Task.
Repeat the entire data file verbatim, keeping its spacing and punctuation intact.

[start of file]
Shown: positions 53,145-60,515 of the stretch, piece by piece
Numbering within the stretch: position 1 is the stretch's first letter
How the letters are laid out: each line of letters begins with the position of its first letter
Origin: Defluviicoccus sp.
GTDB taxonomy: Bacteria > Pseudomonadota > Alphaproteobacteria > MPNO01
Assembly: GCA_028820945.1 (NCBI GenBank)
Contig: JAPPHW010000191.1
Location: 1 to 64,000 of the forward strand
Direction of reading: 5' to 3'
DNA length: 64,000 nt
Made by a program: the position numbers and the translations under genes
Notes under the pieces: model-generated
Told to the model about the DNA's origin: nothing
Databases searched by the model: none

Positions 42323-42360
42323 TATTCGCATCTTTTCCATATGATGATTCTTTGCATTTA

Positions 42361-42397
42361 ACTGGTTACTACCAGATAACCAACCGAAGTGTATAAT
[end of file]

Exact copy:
Shown: positions 53,145-60,515 of the stretch, piece by piece
Numbering within the stretch: position 1 is the stretch's first letter
How the letters are laid out: each line of letters begins with the position of its first letter
Origin: Defluviicoccus sp.
GTDB taxonomy: Bacteria > Pseudomonadota > Alphaproteobacteria > MPNO01
Assembly: GCA_028820945.1 (NCBI GenBank)
Contig: JAPPHW010000191.1
Location: 1 to 64,000 of the forward strand
Direction of reading: 5' to 3'
DNA length: 64,000 nt
Made by a program: the position numbers and the translations under genes
Notes under the pieces: model-generated
Told to the model about the DNA's origin: nothing
Databases searched by the model: none

Positions 42323-42360
42323 TATTCGCATCTTTTCCATATGATGATTCTTTGCATTTA

Positions 42361-42397
42361 ACTGGTTACTACCAGATAACCAACCGAAGTGTATAAT